If our results are confirmed in a large-scale prospective study, we believe that not only do patients with cardiovascular diseases have a much higher chance of recovery than previously appreciated, but that their chances might increase to near 100%, since they could receive continuous medical care from their doctors with the ultimate aim of curing their diseases.
Common treatments for cardiovascular conditions include antihypertensive medications, statins, and anticoagulants. There are numerous possible medical solutions for cardiovascular conditions, as there are myriad causes. It can be difficult to identify what's causing the condition, so it may be very important for patients to consult with a physician to evaluate and develop treatment plans. Understanding what's necessary for treatment, especially in patients with complex medical problems, may be challenging but necessary in the process of treating the disease.
All signs related to cardiovascular diseases (e.g. hypertension, diabetes, dyslipidemia, obesity and smoking) have been reported to be of higher prevalence in developing countries, which is probably due to unhealthy lifestyles amongst the local population. The findings of our study have shown that dyslipidemia was the most prevalent heart disease.
About 6 million people in the US have at least one CV disease. The American Heart Association has estimated that more than 7 million people will die of heart disease in 2030, and more than 5 million people will die of stroke unless risk factor prevention or improvements in medical care are made. The following table presents the estimate of how many people will suffer from various types of CV disease and the incidence of CVD in the United States (1999 as basis).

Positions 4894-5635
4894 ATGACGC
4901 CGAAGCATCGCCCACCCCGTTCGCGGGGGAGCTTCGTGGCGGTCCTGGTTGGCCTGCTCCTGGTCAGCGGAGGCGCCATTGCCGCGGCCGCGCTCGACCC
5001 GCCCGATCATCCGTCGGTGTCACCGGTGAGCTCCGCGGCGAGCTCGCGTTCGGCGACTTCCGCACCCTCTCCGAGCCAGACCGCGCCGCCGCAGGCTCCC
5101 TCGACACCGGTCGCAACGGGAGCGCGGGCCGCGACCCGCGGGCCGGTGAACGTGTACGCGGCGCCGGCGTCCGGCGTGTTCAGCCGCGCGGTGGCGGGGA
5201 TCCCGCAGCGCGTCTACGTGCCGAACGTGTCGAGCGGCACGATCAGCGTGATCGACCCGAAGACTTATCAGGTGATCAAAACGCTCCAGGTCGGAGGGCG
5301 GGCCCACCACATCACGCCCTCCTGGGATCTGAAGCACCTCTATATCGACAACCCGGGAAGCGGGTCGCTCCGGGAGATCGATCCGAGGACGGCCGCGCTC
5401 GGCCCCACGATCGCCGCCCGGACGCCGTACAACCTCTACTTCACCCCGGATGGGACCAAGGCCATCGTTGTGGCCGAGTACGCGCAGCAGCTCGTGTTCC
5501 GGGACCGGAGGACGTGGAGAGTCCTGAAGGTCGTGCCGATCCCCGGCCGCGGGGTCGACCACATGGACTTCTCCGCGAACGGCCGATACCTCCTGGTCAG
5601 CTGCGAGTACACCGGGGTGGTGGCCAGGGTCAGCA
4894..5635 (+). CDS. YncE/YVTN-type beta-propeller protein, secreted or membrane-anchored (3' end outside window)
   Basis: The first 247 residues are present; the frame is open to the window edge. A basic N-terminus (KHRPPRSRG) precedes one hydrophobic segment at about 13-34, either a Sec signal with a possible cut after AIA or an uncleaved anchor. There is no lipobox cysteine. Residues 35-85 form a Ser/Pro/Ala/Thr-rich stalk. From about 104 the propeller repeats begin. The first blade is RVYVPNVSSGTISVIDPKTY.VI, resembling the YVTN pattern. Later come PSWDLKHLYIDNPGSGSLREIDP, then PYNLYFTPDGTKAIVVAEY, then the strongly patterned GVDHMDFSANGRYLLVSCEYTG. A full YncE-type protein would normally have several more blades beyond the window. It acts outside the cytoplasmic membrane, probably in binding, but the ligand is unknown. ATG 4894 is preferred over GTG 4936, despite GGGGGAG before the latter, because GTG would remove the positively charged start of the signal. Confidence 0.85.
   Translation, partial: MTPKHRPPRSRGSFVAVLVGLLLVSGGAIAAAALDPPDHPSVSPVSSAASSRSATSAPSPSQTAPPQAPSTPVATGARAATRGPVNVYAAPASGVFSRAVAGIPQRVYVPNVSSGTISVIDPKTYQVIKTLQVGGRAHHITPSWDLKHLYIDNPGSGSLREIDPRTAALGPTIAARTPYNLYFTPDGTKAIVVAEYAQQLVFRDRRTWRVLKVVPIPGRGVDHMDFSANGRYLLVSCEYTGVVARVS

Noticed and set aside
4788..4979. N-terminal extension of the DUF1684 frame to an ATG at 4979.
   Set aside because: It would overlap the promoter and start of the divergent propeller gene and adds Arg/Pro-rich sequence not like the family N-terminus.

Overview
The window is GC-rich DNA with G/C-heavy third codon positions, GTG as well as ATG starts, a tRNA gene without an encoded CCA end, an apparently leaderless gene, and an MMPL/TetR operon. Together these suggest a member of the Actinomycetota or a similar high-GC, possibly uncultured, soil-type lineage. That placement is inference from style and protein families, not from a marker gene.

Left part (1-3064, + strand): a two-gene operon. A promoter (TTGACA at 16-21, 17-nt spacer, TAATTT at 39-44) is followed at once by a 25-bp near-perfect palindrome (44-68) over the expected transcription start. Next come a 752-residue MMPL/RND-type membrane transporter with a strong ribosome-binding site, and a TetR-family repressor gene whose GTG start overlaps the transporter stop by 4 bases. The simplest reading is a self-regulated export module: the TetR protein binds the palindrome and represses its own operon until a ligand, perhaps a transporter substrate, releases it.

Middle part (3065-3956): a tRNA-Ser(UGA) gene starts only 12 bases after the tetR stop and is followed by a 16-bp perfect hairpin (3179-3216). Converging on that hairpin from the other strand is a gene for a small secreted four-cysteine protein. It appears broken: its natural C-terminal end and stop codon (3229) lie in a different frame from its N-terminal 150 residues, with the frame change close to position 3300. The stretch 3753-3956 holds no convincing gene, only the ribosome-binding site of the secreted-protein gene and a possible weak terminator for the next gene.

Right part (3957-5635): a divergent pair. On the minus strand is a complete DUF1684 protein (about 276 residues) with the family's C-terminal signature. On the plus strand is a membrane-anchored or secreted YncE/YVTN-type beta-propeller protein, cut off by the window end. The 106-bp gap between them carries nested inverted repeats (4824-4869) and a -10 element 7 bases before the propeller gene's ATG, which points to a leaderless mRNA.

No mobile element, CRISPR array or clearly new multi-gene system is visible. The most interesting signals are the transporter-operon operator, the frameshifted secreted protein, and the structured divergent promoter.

It is the most likely reason behind death to have cardiovascular diseases. As they are most prevalent in developed and intermediate countries, it is expected that high-risk populations should be a major focus as it is thought that cardiovascular diseases can be avoided when diagnosed early enough.
A number of cardiovascular conditions are autosomal dominant in many different families including coronary artery disease and myocardial infarction. Most families in which disease runs are also aware of related members such as a grandmother or other close family member suffering from the same disease.
With the development of better understanding of the importance of polyphenols and the health benefits of their antioxidant and anti-inflammatory properties, the incorporation of these polyphenols into food can give consumers a way of lowering the risk of CAD/diet-related disorders while also being more comfortable with their overall diet.
Our meta-analysis shows that a MedDiet is efficient in treating cardiovascular disease. Results from a recent paper also suggest that some aspects of the diet may be more effective than others in the control of cardiovascular diseases. Moreover, our results are in accordance with a MedDiet's beneficial effects on overall mortality, such as cancer prevention and treatment.
Despite the long history of cardiovascular disease, the pathophysiological mechanisms and drug targets have not changed at all. New treatments, however, have been discovered lately. The focus is now on the development of treatments for atherosclerosis, hypertension, thrombosis, cerebrovascular disease, and cardiac arrhythmia. There are many opportunities to create drugs and to develop new therapies. Examples of the possible opportunities for clinical trials are listed below. A new and exciting approach for treating hypertension is using agents on the β₂-agaritine family and their analogues in clinical trials. Also, there is a growing focus on the role of nitric oxide in cardiovascular ailments.